• Medications: Certain medications, particularly those affecting the central nervous system, can lead to sleep disturbances.
  • Substance use habits: The consumption of caffeine, nicotine, or alcohol, especially close to bedtime, can hinder your ability to fall asleep. Many of these substances are stimulants, which increase brain activity during the same period of time when your body is trying to wind down for the evening.

Alongside lifestyle factors like your exercise habits and your diet, these factors can contribute to insomnia and lead to poor-quality sleep.

What are the Symptoms of Insomnia?

Recognizing possible insomnia is the first step in addressing it. Many people experience symptoms like frequent wake episodes, daytime fatigue, and cognitive issues alongside their insomnia.

Common symptoms of insomnia can include:

  • Difficulty falling asleep: Spending excessive time trying to initiate sleep. This is perhaps the most common insomnia symptom.
  • Frequent awakenings after falling asleep: Waking up multiple times during the night and struggling to resume sleep.
  • Early morning wake times: Waking up prematurely and being unable to go back to sleep.
  • Daytime fatigue: Experiencing excessive daytime sleepiness after a night of restless sleep. This can lead to impaired concentration, irritability, and reduced productivity.
  • Cognitive impairment: Insomnia can affect memory, focus, and decision-making abilities. This can lead you to stumble over your words, second-guess your decisions, and forget simple details.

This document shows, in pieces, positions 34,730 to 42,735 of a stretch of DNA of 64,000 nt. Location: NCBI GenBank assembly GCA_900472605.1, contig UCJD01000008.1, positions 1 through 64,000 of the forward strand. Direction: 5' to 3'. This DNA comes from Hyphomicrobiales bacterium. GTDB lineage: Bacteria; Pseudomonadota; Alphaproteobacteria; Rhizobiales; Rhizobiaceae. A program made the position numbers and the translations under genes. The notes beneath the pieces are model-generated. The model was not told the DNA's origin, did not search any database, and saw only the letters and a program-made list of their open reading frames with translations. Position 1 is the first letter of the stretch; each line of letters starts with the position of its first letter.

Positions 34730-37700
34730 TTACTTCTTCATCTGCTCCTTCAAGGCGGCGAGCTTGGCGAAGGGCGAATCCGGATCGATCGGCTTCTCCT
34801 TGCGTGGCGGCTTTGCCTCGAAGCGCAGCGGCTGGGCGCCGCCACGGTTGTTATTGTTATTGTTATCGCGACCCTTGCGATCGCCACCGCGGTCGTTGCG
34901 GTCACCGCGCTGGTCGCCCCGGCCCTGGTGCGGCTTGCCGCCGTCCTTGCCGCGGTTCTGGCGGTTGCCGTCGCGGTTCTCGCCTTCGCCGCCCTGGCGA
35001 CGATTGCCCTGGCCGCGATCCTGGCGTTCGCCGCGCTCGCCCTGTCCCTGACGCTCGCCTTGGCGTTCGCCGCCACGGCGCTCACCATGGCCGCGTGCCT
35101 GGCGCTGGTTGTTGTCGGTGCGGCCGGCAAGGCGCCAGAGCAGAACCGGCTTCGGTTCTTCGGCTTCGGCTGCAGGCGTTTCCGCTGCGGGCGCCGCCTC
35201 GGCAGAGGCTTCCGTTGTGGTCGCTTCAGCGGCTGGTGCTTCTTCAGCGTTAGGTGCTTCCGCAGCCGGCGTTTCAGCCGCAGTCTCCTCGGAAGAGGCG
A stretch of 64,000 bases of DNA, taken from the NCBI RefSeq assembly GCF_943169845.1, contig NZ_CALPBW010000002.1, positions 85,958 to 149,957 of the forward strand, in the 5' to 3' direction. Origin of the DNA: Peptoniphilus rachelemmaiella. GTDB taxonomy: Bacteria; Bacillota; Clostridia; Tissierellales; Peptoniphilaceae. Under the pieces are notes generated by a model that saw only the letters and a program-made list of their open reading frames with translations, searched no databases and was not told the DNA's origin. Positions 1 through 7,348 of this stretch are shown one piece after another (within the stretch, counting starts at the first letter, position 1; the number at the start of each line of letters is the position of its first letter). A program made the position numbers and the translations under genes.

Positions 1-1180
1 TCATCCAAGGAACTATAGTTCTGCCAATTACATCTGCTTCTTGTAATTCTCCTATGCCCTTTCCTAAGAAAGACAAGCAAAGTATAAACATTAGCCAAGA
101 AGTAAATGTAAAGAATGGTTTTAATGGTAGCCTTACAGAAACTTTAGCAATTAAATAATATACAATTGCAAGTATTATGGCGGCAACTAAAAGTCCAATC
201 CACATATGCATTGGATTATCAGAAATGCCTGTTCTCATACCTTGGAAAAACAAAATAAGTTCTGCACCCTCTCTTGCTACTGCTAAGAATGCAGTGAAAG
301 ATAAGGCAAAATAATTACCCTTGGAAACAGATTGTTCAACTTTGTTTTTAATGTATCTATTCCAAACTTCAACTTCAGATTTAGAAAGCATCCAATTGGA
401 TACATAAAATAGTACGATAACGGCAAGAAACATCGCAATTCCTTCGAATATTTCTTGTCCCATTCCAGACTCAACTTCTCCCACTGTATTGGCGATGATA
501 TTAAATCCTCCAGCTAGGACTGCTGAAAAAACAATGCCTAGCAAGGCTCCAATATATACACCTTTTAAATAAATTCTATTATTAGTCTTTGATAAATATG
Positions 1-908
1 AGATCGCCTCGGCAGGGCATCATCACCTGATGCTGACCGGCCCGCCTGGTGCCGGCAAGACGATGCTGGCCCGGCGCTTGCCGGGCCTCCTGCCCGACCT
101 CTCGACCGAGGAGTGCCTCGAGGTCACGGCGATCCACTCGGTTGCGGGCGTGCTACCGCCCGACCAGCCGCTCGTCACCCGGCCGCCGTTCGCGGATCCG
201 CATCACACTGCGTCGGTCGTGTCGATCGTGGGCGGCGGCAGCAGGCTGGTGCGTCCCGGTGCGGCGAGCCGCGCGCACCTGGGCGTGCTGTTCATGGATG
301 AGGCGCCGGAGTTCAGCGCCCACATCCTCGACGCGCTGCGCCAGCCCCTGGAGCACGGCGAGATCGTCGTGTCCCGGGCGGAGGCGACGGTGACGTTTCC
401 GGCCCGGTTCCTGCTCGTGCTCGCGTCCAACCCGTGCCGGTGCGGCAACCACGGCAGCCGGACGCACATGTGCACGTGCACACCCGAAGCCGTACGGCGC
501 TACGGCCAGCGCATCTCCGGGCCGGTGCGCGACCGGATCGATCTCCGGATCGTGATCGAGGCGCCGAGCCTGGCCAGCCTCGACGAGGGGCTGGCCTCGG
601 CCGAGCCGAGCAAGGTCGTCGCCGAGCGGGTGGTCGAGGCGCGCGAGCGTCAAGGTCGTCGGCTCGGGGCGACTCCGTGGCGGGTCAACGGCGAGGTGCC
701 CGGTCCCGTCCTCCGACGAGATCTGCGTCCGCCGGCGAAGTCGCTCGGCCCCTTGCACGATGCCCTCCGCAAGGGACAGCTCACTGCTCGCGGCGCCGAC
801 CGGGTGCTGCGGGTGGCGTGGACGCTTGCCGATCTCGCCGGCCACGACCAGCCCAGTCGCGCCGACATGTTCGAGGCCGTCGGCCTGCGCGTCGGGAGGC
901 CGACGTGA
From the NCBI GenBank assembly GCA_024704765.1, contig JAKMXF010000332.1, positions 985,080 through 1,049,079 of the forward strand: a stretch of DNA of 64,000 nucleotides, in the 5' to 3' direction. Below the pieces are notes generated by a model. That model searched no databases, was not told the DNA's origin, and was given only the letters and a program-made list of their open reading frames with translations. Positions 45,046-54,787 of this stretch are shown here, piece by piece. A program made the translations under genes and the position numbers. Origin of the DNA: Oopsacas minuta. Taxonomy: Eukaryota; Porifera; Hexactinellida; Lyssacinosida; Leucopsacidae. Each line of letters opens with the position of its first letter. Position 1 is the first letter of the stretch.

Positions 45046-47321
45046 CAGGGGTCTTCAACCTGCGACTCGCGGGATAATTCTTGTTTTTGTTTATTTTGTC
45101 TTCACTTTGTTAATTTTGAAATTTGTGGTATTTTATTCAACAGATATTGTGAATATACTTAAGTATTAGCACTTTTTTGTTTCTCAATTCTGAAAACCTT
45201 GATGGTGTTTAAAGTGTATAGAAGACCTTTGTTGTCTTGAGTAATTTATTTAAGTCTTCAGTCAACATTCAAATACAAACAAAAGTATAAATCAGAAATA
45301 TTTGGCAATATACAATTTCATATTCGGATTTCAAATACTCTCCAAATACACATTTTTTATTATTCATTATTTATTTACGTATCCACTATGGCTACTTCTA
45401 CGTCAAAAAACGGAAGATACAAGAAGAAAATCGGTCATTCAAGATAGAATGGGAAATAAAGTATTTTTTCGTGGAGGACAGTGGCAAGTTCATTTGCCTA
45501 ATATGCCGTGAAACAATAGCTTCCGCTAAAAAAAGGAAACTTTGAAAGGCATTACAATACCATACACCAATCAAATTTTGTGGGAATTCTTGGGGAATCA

Other symptoms of insomnia include errors that you wouldn’t otherwise make. For example, you might turn down the wrong street while driving. It can also lead to levels of irritation you wouldn’t normally experience. You might lose patience with yourself or others, simply because you didn't receive the sleep you need to properly recharge.

How Can I Manage Insomnia?

If you suspect that you have insomnia, your first step in managing it needs to be contacting a medical professional. Visit a clinician you trust to determine next steps and potential medical resolutions. Depending on your condition and level of insomnia, your provider might prescribe medication, recommend counseling, or help you implement a consistent sleep routine.

Here are a few more ways that you can better manage insomnia:

  • Cognitive Behavioral Therapy for Insomnia (CBT-I): CBT-I is a structured program that addresses the thoughts and behaviors that can contribute to insomnia. It's highly effective in changing negative sleep patterns.
  • Sleep hygiene: Cultivating good sleep habits includes creating a comfortable sleep environment and avoiding electronics at least 60 minutes before bedtime.